Academic journal article Anglican Theological Review

Revelation and Reconciliation: A Window on Modernity

Academic journal article Anglican Theological Review

Revelation and Reconciliation: A Window on Modernity

Article excerpt

Revelation and Reconciliation:A Window on Modernity. By Stephen N. Williams. Cambridge, UK: Cambridge University Press, 1995. xvii + 180 pp. $54.95 (cloth); $21.95 (paper).

This book serves a very particular but nonetheless quite important purpose in a crucial contemporary debate. Michael Buckley, in his magisterial At the Origins of Modern Atheism (New Haven, 1987), has suggested (along with a growing consensus of other scholars) that early modem theology raced along to keep up with the new science and Cartesian philosophy, only to find that it had fashioned a soulless simulacrum of Christian faith, capable of neither commending the faith nor of withstanding the critical attacks it was designed to surmount. In this story about the rise of modem science and philosophy, the great triumphant shift has been primarily epistemological: a shift from understanding reality in terms of the supposed-and mortally debatable nds, virtues, and goals toward which every creature ought to be moving to an understanding of reality in terms of the serene certainty of a scientific reduction to simplest atomic particles and the most irreducibly clear and distinct ideas. This revolution in how we think about knowing, in which the painfully arguable claims of spiritual experience and communal pursuit of the good are benignly replaced with the assured universal results of scientific method, leads majestically to Kant's sober and revered strictures on any forms of theological knowledge. Or so the story goes.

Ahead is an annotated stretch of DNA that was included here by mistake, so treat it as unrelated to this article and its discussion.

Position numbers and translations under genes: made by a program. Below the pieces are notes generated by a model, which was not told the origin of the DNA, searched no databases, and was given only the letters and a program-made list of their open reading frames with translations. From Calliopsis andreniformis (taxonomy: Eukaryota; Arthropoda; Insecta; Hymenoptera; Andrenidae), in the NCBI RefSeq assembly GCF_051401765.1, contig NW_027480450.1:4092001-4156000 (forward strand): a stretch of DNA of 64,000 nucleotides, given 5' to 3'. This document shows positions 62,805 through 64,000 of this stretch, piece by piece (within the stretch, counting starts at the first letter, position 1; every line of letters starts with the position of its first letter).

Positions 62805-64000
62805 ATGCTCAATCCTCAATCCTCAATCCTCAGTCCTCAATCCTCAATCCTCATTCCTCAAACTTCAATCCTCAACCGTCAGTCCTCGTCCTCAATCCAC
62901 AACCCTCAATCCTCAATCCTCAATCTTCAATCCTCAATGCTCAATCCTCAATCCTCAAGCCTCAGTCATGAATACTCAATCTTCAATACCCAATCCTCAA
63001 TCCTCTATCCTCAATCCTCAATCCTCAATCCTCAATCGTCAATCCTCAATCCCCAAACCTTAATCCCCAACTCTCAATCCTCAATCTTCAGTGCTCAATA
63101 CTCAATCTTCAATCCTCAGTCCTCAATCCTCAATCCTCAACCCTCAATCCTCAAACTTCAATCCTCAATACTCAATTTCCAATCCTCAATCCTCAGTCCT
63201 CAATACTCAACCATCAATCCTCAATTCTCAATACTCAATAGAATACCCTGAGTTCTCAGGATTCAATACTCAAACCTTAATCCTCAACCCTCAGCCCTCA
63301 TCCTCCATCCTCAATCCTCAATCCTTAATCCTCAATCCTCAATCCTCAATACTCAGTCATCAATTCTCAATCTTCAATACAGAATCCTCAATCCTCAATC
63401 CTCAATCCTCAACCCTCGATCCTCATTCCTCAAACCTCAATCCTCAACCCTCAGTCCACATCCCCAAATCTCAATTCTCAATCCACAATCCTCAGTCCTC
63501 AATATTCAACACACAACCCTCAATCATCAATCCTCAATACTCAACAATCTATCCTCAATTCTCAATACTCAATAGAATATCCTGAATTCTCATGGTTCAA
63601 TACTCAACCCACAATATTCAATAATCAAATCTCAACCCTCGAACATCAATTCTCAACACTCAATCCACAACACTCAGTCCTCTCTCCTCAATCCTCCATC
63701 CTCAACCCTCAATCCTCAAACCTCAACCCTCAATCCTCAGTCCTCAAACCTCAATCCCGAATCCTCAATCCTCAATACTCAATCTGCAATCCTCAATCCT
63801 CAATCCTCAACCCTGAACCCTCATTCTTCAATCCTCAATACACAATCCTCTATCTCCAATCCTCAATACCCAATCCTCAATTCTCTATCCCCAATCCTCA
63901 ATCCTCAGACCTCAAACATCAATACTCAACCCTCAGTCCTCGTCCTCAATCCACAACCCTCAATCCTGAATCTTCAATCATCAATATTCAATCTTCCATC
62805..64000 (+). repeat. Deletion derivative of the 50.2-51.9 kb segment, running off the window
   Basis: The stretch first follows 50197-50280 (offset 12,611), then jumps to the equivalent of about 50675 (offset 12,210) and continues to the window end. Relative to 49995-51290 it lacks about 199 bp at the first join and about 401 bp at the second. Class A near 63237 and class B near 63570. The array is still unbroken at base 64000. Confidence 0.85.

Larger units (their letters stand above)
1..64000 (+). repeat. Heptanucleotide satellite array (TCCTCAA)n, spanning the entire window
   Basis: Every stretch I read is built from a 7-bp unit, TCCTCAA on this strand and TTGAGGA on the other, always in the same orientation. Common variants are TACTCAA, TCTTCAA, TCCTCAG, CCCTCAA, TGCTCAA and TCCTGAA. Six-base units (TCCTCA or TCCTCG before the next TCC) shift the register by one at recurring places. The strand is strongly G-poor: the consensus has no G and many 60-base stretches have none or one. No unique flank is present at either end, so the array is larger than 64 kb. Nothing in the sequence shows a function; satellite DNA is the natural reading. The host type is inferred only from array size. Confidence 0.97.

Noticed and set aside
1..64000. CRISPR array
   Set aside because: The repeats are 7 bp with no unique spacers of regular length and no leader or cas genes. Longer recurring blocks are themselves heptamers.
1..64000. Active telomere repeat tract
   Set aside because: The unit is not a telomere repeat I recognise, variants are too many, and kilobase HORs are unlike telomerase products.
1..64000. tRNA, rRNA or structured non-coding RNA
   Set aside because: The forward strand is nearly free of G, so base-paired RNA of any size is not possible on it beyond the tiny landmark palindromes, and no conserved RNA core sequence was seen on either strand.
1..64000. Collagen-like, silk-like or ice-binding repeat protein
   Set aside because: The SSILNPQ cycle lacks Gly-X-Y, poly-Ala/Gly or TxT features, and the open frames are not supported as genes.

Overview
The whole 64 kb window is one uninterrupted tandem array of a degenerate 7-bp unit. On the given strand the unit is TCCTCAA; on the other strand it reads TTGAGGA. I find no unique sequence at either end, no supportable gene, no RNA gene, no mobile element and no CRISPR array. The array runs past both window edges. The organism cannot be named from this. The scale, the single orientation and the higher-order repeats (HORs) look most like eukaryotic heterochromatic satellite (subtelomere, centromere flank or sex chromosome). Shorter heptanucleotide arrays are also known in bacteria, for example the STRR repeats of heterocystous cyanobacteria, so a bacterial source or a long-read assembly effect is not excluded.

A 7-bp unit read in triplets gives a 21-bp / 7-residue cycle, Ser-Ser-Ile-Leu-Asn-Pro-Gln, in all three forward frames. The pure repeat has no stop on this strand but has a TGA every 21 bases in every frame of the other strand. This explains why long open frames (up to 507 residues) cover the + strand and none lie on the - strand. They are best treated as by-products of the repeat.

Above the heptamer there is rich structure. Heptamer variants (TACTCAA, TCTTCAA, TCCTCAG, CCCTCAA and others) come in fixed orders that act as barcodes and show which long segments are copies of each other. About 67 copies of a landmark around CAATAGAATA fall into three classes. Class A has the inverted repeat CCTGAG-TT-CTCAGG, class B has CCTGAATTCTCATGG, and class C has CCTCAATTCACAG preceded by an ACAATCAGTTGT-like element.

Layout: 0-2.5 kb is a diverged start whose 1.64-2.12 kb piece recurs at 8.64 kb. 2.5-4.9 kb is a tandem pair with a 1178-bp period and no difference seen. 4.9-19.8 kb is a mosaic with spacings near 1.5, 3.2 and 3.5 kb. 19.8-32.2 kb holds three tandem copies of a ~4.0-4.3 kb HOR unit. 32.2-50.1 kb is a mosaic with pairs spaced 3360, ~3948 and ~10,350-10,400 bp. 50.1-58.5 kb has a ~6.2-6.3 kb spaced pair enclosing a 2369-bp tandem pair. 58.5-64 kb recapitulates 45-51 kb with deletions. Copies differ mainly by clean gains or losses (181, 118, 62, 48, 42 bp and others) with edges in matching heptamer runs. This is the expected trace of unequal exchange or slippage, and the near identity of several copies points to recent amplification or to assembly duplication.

But suppose this whole revolution were not quite so pristinely epistemological, so clinically free of distorted human motivations. This book by Stephen Williams, an extended essay really, works -alongside some other important theological revisions of the received story to pick out something that the secular philosophical script has always tended to discount: the massive revulsion modernity feels toward any perceived infringement of human autonomy and self-making. …

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